Funeral Mass for Cardinal Pietro Palazzini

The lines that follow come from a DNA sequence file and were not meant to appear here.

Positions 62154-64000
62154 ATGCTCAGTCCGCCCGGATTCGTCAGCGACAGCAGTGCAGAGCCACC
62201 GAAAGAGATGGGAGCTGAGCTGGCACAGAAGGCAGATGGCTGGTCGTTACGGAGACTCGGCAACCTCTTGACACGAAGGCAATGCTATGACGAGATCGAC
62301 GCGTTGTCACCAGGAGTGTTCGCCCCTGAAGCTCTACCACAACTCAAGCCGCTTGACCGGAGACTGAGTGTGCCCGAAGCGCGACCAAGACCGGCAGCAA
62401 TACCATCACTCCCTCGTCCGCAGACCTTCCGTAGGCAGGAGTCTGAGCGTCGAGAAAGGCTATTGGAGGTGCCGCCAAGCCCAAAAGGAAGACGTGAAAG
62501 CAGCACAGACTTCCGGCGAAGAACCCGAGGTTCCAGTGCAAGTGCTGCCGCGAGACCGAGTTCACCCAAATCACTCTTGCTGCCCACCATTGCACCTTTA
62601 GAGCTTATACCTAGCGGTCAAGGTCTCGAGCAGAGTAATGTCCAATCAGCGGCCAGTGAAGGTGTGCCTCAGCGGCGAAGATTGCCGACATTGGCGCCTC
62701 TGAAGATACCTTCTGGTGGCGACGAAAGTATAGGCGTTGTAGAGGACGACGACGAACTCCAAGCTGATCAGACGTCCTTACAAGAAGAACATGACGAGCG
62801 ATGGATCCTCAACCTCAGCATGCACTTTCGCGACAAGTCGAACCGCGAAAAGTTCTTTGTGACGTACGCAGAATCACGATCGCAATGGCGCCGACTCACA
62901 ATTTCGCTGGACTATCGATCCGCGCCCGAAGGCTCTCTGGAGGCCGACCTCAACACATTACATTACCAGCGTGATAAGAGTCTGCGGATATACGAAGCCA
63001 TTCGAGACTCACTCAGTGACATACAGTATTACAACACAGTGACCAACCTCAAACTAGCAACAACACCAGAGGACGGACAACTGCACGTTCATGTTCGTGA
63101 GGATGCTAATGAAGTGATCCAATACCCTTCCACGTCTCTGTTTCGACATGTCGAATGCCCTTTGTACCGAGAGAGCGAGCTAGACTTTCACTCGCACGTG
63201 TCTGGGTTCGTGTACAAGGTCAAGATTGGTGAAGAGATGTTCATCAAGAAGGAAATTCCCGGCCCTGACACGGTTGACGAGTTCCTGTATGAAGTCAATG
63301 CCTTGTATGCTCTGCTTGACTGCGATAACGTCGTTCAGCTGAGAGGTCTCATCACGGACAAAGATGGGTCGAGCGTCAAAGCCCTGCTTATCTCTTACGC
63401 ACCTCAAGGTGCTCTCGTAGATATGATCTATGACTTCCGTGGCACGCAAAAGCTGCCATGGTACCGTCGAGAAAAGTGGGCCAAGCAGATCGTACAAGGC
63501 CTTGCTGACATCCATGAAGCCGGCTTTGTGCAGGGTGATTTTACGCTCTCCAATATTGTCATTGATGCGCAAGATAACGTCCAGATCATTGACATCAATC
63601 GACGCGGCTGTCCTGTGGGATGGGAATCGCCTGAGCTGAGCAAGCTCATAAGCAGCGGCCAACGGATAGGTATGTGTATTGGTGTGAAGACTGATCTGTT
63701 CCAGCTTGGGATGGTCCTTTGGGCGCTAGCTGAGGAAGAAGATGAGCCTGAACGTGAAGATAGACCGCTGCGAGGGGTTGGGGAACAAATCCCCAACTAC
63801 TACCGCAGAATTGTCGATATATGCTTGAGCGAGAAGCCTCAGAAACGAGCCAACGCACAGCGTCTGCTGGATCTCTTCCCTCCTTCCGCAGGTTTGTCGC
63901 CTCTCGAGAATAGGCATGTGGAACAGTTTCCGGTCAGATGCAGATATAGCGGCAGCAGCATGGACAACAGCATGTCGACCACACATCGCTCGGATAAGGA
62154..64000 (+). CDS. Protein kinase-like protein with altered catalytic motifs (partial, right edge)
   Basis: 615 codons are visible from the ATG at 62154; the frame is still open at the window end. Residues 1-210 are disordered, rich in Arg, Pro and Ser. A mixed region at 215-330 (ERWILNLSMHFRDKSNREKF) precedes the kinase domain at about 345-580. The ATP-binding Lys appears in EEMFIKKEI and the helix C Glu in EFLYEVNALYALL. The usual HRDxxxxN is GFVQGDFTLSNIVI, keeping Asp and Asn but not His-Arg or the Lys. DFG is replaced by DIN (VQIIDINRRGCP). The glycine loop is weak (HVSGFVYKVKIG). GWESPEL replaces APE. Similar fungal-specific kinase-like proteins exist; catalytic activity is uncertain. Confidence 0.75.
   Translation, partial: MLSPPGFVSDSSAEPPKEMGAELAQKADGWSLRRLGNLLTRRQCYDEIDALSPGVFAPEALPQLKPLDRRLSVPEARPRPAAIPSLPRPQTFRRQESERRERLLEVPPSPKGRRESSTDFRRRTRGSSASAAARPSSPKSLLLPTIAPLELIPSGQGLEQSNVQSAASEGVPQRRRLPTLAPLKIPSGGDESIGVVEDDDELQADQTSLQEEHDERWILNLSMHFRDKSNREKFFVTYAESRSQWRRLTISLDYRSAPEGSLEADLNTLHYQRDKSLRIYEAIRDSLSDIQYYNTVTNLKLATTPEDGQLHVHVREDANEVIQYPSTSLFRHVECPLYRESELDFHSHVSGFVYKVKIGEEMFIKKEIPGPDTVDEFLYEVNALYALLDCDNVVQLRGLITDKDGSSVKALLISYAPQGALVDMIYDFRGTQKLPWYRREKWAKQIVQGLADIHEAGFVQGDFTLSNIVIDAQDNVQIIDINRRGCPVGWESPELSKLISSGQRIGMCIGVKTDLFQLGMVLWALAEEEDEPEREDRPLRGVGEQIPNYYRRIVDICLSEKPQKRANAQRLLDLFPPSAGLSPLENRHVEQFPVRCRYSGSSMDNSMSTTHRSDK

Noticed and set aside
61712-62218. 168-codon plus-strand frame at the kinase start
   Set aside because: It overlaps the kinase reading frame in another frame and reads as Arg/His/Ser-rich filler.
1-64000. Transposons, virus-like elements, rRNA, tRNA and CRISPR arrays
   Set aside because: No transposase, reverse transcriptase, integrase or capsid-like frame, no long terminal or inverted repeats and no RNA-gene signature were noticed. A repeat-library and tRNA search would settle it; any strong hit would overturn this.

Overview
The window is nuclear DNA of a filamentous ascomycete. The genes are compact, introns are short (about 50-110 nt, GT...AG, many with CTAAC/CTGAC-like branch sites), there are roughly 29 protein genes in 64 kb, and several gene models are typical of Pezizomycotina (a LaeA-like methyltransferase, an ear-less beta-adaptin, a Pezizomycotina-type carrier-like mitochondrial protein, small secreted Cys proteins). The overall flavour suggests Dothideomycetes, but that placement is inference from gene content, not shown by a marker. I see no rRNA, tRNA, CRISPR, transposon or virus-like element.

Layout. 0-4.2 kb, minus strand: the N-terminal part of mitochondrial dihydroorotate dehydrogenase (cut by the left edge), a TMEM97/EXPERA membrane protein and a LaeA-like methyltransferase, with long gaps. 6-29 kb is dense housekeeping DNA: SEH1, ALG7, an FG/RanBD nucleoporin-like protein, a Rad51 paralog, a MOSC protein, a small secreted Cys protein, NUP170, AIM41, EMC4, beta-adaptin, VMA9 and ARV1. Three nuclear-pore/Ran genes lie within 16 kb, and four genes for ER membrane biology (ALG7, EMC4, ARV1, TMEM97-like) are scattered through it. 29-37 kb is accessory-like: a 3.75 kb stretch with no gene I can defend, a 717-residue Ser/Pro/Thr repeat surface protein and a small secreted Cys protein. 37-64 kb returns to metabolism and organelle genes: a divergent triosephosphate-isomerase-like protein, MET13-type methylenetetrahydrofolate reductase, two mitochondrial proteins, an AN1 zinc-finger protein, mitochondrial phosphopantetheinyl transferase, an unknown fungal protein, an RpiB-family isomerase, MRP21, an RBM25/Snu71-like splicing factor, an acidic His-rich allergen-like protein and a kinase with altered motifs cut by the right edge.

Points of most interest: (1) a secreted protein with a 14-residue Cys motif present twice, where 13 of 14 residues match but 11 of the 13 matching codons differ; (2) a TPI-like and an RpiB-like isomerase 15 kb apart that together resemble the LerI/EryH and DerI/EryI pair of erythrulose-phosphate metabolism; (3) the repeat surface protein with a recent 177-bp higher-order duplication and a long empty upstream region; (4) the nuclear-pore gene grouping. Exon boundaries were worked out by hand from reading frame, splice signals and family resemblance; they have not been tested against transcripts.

Funeral Mass for Cardinal Pietro Palazzini Homily John Paul II October 13, 2000 1. Jesus went up on the mountain.... And he opened his mouth and taught them, saying: Blessed ...' (Mt 5: 1-2). Just as he did one day on that mountain in Galilee, today too the Lord Jesus continues to teach his disciples with the fundamental sermon on the Beatitudes. Beloved and venerable Cardinal Pietro Palazzini, whom we are accompanying at this moment on his way from this world to the Father's house, certainly reflected often on this Gospel text. Indeed, the Beatitudes are the paradigm of Christian holiness and, especially in the last years of his service as Prefect of the Congregation for the Causes of Saints, he was able to marvel at the wonders of holiness in so many servants of God, blesseds and saints. He is now called to contemplate the glorious face of the Thrice-Holy God in the fullness of light. With their powerful eschatalogical force, Christ's words sustain our hope in the kingdom of heaven, promised to those who strive to follow the Teacher's way and to conform themselves to him. The bonds of affection and priestly brotherhood which join us to the late Cardinal Palazzini, to whom we are offering our last farewell, spur us to pray that he will be perfectly conformed to Christ. We pray that he will be able fully to enjoy the happiness of the poor in spirit, those who mourn, the meek, those who hunger and thirst for righteousness, the merciful, the pure in heart, the peacemakers and those persecuted for righteousness' sake. 2. My soul thirsts for God, for the living God (Ps 41: 2), we sang in the Responsorial Psalm. Man is the creature who longs for God; he is made for God. That immortal spirit, which - as the first reading recalls-is in all things (Wis 12: 1), nourishes man's desire to know the Creator and to live in communion with him. This spiritual dynamism is revealed in a very special way in the believer's life: he trustfully waits and prepares for the encounter with his Lord. In the second reading, the Apostle Paul says he is convinced that Christ will be honoured in his body, whether by life or by death (cf. Phil 1: 20). This is precisely why he says with deep emotion: For me, to live is Christ and to die is gain (Phil 1: 21). However, we know that this deep conviction did not deter the Apostle from his uninterrupted ministry; on the contrary, although he longed to be united with Christ for ever, he said that he was ready to continue his service to his faithful for the progress and joy of their faith (cf. Phil 1: 23-25). 3. It is in this perspective that we recall the late Cardinal Pietro Palazzini. He devoted his life to the diligent service of God and the Church, especially through study, teaching and the defence of truth. Indeed, he spent his best energies, dedicating himself to the study of moral theology and canon law. After taking theology courses at the Pontifical Lateran University and being ordained a priest, he earned a doctorate in theology and in utroque iure. He was vice-rector of the Roman Major Seminary; later appointed professor of moral theology on the Theological Faculty of the Lateran University, he continued to study the ethical, moral and juridical implications of modern human and social problems. In 1962 Pope John XXIII appointed him Archbishop and called him to be a member of the Preparatory Commission of the Second Vatican Council. During the Ecumenical Council, he was a member of the Commission for the Discipline of the Clergy and the Christian People. He continued his zealous service at the Congregation of the Council, which over the years became the Congregation for the Clergy; he was later called to direct the Congregation for the Causes of Saints as Prefect. He published many valued works of moral theology and law, collaborated on others and made an important contribution of doctrine and pastoral wisdom to them all. 4. His last post in the Church's service as Prefect of the Congregation for the Causes of Saints seems especially significant today. After knowing and studying so many lives of saints and blesseds, our venerable Brother is now called to enter their dwelling-place, through the door by which the just enter (cf. Ps 117: 20), that door which is Christ the Lord, the Holy One of God. Aperite mihi portas iustitiae, et ingressus in eas confitebor Domino (Ps 117: 20). How many times did our Brother repeat this verse as he prayed the Divine Office! Now, having ended his earthly pilgrimage, he is preparing to enter the house of the Lord: In domo Domini, as his episcopal motto says. There he will take part in the liturgy of heaven. In domo Domini! May the saints, whose causes he prepared, lead him into this dwelling-place of peace and joy; may the Blessed Virgin Mary, whose devoted son he always declared himself to be, welcome him. May we who remain pilgrims on this earth be consoled by the sweet bond of the communion of saints and the sure hope that one day we will be able to take part for ever in the solemn, eternal liturgy of divine love. So be it!